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1955 163’ b&w Hindi d/co-sc Subodh Mukherjee pc Filmistan st Ranjan co-sc/co-dial Nasir Hussain co-dial Qamar Jalalabadi lyr Shailendra, Sahir Ludhianvi c Marshall Braganza m S.D. Burman lp Dev Anand, Nalini Jaywant, Nirupa Roy, Pran, Amita, S.L. Puri, Prabhu Dayal, Kanu Roy, Samar Chatterjee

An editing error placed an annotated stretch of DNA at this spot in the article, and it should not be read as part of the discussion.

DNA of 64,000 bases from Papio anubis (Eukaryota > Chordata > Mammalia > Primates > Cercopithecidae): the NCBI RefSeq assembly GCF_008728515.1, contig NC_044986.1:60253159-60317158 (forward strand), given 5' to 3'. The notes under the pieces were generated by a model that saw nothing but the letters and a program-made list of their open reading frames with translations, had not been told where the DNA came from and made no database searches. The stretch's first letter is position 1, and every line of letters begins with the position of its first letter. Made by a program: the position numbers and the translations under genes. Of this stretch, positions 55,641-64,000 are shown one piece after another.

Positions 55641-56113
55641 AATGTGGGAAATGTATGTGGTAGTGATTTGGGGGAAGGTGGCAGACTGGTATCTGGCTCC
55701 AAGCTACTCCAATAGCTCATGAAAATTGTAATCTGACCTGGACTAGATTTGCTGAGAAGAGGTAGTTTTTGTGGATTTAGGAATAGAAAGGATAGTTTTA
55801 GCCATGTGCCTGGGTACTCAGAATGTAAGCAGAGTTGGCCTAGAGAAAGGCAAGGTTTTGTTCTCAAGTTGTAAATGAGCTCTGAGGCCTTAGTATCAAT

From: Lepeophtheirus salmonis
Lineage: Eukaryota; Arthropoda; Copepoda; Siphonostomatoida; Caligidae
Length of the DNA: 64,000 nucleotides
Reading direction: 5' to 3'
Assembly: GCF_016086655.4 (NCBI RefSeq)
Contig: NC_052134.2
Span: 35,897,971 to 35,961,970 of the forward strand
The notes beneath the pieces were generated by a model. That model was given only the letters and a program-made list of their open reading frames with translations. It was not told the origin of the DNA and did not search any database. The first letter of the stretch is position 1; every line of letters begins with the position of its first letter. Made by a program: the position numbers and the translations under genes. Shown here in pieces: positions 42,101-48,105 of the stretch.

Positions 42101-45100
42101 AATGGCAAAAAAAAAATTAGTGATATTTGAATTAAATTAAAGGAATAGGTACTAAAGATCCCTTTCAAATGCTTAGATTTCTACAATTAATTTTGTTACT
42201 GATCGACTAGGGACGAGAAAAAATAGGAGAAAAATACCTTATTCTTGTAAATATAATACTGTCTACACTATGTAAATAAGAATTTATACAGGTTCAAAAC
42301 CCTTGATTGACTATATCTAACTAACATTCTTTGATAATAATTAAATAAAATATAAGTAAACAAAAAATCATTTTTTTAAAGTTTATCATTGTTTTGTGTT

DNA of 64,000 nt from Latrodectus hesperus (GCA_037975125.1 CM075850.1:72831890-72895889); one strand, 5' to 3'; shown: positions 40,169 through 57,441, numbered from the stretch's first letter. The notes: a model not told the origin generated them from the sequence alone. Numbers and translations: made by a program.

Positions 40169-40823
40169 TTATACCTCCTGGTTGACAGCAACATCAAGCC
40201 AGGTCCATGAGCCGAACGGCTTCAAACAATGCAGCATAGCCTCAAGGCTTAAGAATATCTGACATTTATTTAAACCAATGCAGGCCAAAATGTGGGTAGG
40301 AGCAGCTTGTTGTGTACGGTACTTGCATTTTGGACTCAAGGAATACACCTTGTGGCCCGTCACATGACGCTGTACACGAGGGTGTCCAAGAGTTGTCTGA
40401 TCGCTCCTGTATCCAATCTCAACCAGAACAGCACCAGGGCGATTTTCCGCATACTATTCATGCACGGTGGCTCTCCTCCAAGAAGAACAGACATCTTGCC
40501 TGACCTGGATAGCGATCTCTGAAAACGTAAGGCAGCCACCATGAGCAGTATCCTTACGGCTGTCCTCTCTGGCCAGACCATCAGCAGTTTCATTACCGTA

Whereas most Western melodramas would represent good and evil as conflicting forces within one character, this movie distributes the moral conflict across two half-brothers, Ratan (Pran) and Amar (Anand). The film then goes on to multiply this splitting device to the point of vertigo, making it a text eminently suitable for psychoanalytic interpretation. The process starts with Ram fathering a second son with his second wife. He then repudiates his first wife Malati (N. Roy), but she switches the two infants so that her son Ratan grows up as the heir while Malati and the second son, Amar, become servants in Ram’s household. When the two boys grow up, each begins to lead a double life: Amar is a clerk who wears a disguise to hide his good looks, revealing them only when courting the haughty Roopa (Jaywant); Ratan, who is betrothed to Roopa, is also the notorious bandit and blackmailer Kala Ghoda whose schemes are often foiled by Amar. In the end, when Ratan tries to blackmail his own family, Malati denounces him as her real son. The film included the hit Jeevan ke safar mein rahi sung by Kishore Kumar.